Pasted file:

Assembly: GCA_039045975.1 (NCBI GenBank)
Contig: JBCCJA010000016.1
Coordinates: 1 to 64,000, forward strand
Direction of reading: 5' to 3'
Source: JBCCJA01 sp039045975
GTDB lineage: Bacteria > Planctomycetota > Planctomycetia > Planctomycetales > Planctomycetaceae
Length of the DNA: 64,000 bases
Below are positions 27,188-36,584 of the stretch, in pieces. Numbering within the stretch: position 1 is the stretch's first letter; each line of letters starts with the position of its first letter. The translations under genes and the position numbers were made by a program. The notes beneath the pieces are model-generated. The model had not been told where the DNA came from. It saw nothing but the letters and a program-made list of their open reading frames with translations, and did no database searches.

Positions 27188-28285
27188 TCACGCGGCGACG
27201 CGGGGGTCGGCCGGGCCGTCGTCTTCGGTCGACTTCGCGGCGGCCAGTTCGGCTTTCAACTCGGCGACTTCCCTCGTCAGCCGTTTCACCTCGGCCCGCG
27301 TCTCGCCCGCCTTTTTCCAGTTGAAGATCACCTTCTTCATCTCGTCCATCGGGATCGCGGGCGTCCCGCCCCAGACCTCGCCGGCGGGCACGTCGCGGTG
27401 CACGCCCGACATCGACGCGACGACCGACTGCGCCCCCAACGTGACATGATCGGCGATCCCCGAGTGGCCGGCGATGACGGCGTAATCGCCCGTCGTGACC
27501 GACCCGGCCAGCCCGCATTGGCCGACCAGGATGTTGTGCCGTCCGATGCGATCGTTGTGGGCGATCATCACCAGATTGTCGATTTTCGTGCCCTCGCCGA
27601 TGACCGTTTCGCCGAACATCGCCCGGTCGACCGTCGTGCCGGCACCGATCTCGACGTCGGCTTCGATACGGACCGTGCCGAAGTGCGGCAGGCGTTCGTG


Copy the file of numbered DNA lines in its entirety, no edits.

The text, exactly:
Assembly: GCA_039045975.1 (NCBI GenBank)
Contig: JBCCJA010000016.1
Coordinates: 1 to 64,000, forward strand
Direction of reading: 5' to 3'
Source: JBCCJA01 sp039045975
GTDB lineage: Bacteria > Planctomycetota > Planctomycetia > Planctomycetales > Planctomycetaceae
Length of the DNA: 64,000 bases
Below are positions 27,188-36,584 of the stretch, in pieces. Numbering within the stretch: position 1 is the stretch's first letter; each line of letters starts with the position of its first letter. The translations under genes and the position numbers were made by a program. The notes beneath the pieces are model-generated. The model had not been told where the DNA came from. It saw nothing but the letters and a program-made list of their open reading frames with translations, and did no database searches.

Positions 27188-28285
27188 TCACGCGGCGACG
27201 CGGGGGTCGGCCGGGCCGTCGTCTTCGGTCGACTTCGCGGCGGCCAGTTCGGCTTTCAACTCGGCGACTTCCCTCGTCAGCCGTTTCACCTCGGCCCGCG
27301 TCTCGCCCGCCTTTTTCCAGTTGAAGATCACCTTCTTCATCTCGTCCATCGGGATCGCGGGCGTCCCGCCCCAGACCTCGCCGGCGGGCACGTCGCGGTG
27401 CACGCCCGACATCGACGCGACGACCGACTGCGCCCCCAACGTGACATGATCGGCGATCCCCGAGTGGCCGGCGATGACGGCGTAATCGCCCGTCGTGACC
27501 GACCCGGCCAGCCCGCATTGGCCGACCAGGATGTTGTGCCGTCCGATGCGATCGTTGTGGGCGATCATCACCAGATTGTCGATTTTCGTGCCCTCGCCGA
27601 TGACCGTTTCGCCGAACATCGCCCGGTCGACCGTCGTGCCGGCACCGATCTCGACGTCGGCTTCGATACGGACCGTGCCGAAGTGCGGCAGGCGTTCGTG